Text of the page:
The Kentucky coach and his players did their best to keep the post-game talk quiet and low-key.
Even though they had just ended five years of frustration and beaten Louisville by the second-largest margin in series history, 101-67, the Cats kept the chatter to a minimum.
"It's just another win," junior Victoria Dunlap said. "They're our rival school, but it's just another win."
But point guard Amber Smith couldn't hold back for the entire news conference.
At the end, when asked whether she thought the season-high crowd of 7,323 at Memorial Coliseum on Sunday would be back, she smiled.
"I think so," she said. "We put on a show."
Indeed they did.
The Cats' grabby pressure defense forced Louisville into 38 turnovers, the most in school history. The Cardinals were without a true point guard because of injuries, and UK took advantage.
"We played terrible," Cards Coach Jeff Walz said. "We're bad. It's OK to be honest. I've got no problem with honesty. I'm all about it. We were absolutely terrible today."
UK's defense was part of that. It got a season-high 21 steals, including eight from star junior Victoria Dunlap. The Cats scored 39 points off of Cards turnovers.
The 24 turnovers by Louisville in the first half, when UK led by as much as 24, were as many as the Cards had in an entire game against Tennessee on Wednesday.
They had their season high of 26 just four minutes into the second half.
"We're not very good," Walz said. "When you turn the ball over 38 times, that's pretty impressive. It's hard to do it much more."
Four UK players finished in double figures, led by Dunlap's 27 points, nine rebounds, eight steals and four blocks.
"She's demanding the ball, and they're throwing it to her," Walz said of Dunlap. "You can't play her one-on-one. She's as good of a post player as we've played all year. ... She's fantastic."
Smith added a career-high 19 points and five assists. A'dia Mathies chipped in 15 points and four steals, and Carly Morrow had 12 points and five steals.
Coach Matthew Mitchell said the way UK performed Sunday is the way he wants it to perform each game.
"Our goal was to play the way we played: pedal to the metal, 40 minutes, and I thought our team did a fantastic job with that," he said.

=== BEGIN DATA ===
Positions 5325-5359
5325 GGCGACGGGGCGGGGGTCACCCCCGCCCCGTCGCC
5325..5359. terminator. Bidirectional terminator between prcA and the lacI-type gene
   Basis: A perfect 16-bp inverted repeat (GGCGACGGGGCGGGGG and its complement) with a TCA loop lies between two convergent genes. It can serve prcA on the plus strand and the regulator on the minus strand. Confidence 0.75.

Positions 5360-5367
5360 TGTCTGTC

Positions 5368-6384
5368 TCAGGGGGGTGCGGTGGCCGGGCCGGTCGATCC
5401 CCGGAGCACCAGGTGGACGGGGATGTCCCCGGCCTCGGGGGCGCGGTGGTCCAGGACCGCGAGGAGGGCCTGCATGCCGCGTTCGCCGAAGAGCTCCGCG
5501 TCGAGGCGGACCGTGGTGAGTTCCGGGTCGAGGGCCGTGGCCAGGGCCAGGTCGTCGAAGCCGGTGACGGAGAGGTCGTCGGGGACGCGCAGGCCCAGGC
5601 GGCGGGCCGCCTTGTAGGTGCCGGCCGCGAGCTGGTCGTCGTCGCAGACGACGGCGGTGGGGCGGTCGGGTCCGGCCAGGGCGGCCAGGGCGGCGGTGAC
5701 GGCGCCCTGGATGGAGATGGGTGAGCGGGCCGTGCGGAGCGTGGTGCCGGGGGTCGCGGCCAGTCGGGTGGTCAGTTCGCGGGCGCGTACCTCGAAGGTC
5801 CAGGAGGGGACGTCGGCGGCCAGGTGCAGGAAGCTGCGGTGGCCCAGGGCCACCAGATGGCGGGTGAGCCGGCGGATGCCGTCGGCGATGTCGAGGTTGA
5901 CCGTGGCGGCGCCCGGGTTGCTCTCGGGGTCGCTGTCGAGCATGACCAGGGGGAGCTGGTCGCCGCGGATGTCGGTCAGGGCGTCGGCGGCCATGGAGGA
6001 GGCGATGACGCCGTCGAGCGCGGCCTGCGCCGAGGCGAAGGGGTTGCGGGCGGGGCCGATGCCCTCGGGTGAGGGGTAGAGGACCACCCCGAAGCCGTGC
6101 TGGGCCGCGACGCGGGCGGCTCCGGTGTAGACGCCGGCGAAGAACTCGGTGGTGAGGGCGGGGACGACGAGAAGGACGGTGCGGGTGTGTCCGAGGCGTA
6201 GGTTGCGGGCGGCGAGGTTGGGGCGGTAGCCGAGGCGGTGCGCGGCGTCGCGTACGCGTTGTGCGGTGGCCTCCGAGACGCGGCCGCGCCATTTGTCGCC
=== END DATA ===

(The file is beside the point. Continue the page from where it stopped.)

"I've never seen us, since I've been here, as focused and intent on getting the job done as we were this week. They put in the time and the effort, and it paid off with a big win."
It was a milestone win for the Cats, who got their 10th straight victory, the best start in program history.
Kentucky also ended a five-game drought against the Cardinals, who advanced to the NCAA championship game last season but graduated two key seniors, including All-American Angel McCoughtry
UK's athleticism led to first-half foul trouble for the Cardinals, who had eight players with two fouls or more, four with three or more and one, Keshia Hines, with four fouls. Kentucky capitalized by making 21 of 30 free throws by intermission.
"We did two things really well tonight, and that's foul and turn the ball over," Walz said. "We've got to find an answer for it. A lot of it comes down to just want. You've got to want to move your feet."
On her 20th birthday, Becky Burke led Louisville with 21 points, but she turned over the ball eight times. Monique Reid added 17 points and 10 rebounds. Ashley Rainey chipped in 10 points and 10 rebounds, but both Kentucky natives had six miscues each.
While Walz could find little positive to say about his 6-5 Cardinals after their loss, Mitchell couldn't find enough positive things to say about his team.
"I couldn't be more pleased and more proud of them because they absolutely earned a big victory," he said. "They showed incredible enthusiasm, incredible energy and incredible effort."